Jusuf Nurkic at the center of team’s future despite inconsistent past: Trail Blazers season review, look ahead

The Oregonian/OregonLive is taking a player-by-player look at the Portland Trail Blazers roster heading into the offseason.

Other posts: Josh Hart; Nassir Little; Justise Winslow; Trendon Watford; Greg Brown III; Keon Johnson; CJ Elleby; Brandon-Williams; Ben McLemore; Drew Eubanks; Elijah Hughes; Keljin Blevins; DiDi Louzada; joe english; Eric Bledson; Reggie Perry; Chris Dunn.

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Today: Jusuf Nurkic, 27, 6-foot-11, center.

Contract status: Nurkic will become an unrestricted free agent after earning $12 million this season.

Likelihood to return: It’s about as certain as it could be given that Nurkic has the freedom to test the open market. But general manager Joe Cronin has made it clear that the Blazers plan to re-sign Nurkic this summer.

2021-22 contributions: Nurkic started all 56 games he appeared in and averaged 15 points, 11.1 rebounds and 2.8 assists. He shot 53.5% from the field while playing 28.2 minutes per game.

Strengths/weaknesses: One of Nurkic’s top goals this season was to improve his accuracy close to the basket. Mission accomplished. He shot 62.1% from inside five feet compared to 56% last season. However, on shots between 5 and 9 feet, his numbers dipped slightly from 43.2% to 42.3%.

For comparison’s sake, Denver’s Nikola Jokic, the two-time reigning MVP, shot 70.9% inside of five feet and 60.6% on shots from 5 to 9 feet. Jokic also outshot Nurkic from all other ranges.

Of course, nobody should expect Nurkic to play on the level of Jokic. But the disparity matters when trying to decide what Nurkic’s usage on offense should actually be.

He wants a larger slice of the offensive pie but has yet to prove that the offense should run through him more than it already does.

Where Nurkic is a great fit in coach Chauncey Billups’ offense is as a facilitator. Billups doesn’t mind Nurkic getting his hands on the ball within the flow of the offense because he usually makes the smart play.

On defense, Nurkic had a 110.1 defensive rating, below his normal performances when he floated between 103.1 and 108.2. However, this season’s Blazers defense was so poor that everyone’s individual ratings ballooned.

That said, Nurkic must be the anchor of the team’s defense in order for it to work, especially given that the Blazers plan to start Damian Lillard and Anfernee Simons at the guard positions.

Trail Blazers vs.  King's

Trail Blazers center Jusuf Nurkic (#27) scores past Sacramento’s Tristan Thompson as the Portland Trail Blazers open the 2021-22 NBA season against the Sacramento Kings at Moda Center on Wednesday, Oct. 20, 2021.Sean Meagher/The Oregonian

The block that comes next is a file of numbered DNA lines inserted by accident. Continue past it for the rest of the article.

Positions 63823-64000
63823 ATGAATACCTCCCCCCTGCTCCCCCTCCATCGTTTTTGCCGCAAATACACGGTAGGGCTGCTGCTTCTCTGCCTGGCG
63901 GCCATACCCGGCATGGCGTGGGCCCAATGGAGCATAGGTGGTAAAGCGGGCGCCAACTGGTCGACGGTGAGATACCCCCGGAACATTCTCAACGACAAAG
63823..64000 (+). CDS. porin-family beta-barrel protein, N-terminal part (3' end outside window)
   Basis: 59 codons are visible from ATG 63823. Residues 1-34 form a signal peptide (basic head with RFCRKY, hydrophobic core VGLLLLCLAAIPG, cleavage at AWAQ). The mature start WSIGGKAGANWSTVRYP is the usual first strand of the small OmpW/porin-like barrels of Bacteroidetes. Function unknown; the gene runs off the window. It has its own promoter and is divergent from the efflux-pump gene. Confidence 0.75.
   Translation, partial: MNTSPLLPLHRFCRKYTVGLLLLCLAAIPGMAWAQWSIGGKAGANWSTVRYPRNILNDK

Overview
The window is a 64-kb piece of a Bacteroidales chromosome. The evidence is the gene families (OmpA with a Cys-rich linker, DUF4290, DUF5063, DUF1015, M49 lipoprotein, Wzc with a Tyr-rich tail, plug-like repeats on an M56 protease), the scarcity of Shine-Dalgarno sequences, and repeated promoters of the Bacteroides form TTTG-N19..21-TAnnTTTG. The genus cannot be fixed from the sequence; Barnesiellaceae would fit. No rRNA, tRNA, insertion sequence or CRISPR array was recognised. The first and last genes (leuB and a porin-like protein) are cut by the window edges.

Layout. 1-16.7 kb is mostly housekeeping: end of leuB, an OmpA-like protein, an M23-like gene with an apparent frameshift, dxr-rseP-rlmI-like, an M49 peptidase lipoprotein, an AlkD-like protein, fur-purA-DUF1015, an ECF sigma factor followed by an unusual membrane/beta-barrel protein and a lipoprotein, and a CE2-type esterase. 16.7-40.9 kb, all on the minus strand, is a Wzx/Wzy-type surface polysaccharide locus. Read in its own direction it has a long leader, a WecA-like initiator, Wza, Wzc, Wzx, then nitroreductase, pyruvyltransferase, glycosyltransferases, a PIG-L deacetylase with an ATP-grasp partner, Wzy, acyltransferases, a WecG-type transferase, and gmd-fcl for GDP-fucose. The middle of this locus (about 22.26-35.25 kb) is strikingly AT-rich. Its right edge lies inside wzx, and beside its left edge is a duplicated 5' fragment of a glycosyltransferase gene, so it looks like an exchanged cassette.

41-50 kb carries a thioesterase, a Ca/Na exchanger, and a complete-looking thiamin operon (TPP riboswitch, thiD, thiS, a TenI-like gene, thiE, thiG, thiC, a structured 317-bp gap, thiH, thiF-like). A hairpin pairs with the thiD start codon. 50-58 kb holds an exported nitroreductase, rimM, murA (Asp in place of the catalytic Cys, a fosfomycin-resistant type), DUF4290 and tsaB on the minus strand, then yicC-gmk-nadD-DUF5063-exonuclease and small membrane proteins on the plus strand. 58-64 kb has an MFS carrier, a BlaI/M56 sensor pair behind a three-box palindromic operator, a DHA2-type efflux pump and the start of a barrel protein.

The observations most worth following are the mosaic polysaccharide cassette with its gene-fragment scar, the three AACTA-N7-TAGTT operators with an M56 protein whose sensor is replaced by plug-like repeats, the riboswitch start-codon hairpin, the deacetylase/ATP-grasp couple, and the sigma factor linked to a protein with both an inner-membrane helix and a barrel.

2022-23 outlook: Nurkic has been inconsistent during his six seasons with the Blazers and some fan frustration has stemmed from the fact that he has flashed that he could be so much better than he often is.

But if one purely views Nurkic for what he is, there is no denying that the “Bosnian Beast” is a quality NBA center who happens to be just entering his prime.

For those reasons it would have been foolish for the Blazers to have shipped off Nurkic at the trade deadline just to get whatever assets might be available. Quality centers are a rare commodity in the NBA and chances were that the Blazers would not have landed a better option in a trade or as a free agent signee.

Cronin and Billups have made it clear that they value Nurkic’s skills and believe that he has not fully realized his potential. The sides almost certainly reached agreement on his return to the Blazers because otherwise there is no conceivable way Nurkic agreed to be shut down with “plantar fasciitis” while he was in the middle of one of the most dominant stretches of his career.

Nurkic’s price tag went up with each performance. His last game by him came Feb. 16 during a 123-119 win at Memphis in which he had 32 points, eight rebounds and four assists while going 12 of 17 from the floor.

Nurkic can’t be counted on to show up like that every night. But the threat of such performances makes Nurkic a valuable piece to have inside, drawing attention and feeding off the perimeter skills of Lillard and Simons.

And of course, the Lillard-Nurkic pick-and-roll game at times can be sublime.

Figure that Nurkic will receive a contract probably similar to the one the team gave Norman Powell last summer when he signed for $90 million over five years.

While it might appear outrageous that Nurkic would jump from $12 million per season to about $18 million to $20 million after yet another spotty season, remember that Powell was one of four good but small guards on the roster. Nurkic was the team’s only viable big man and not as easily replaceable.

Nurkic is about to get paid and a deal has probably already essentially been worked out. Blazers fans simply must hope that Nurkic remains motivated enough to live up to Cronin’s belief in his talents.

— Aaron Fentress | afentress@Oregonian.com | @AaronJFentress (twitter), @AaronJFentress (instagram), @AaronFentress (Facebook).

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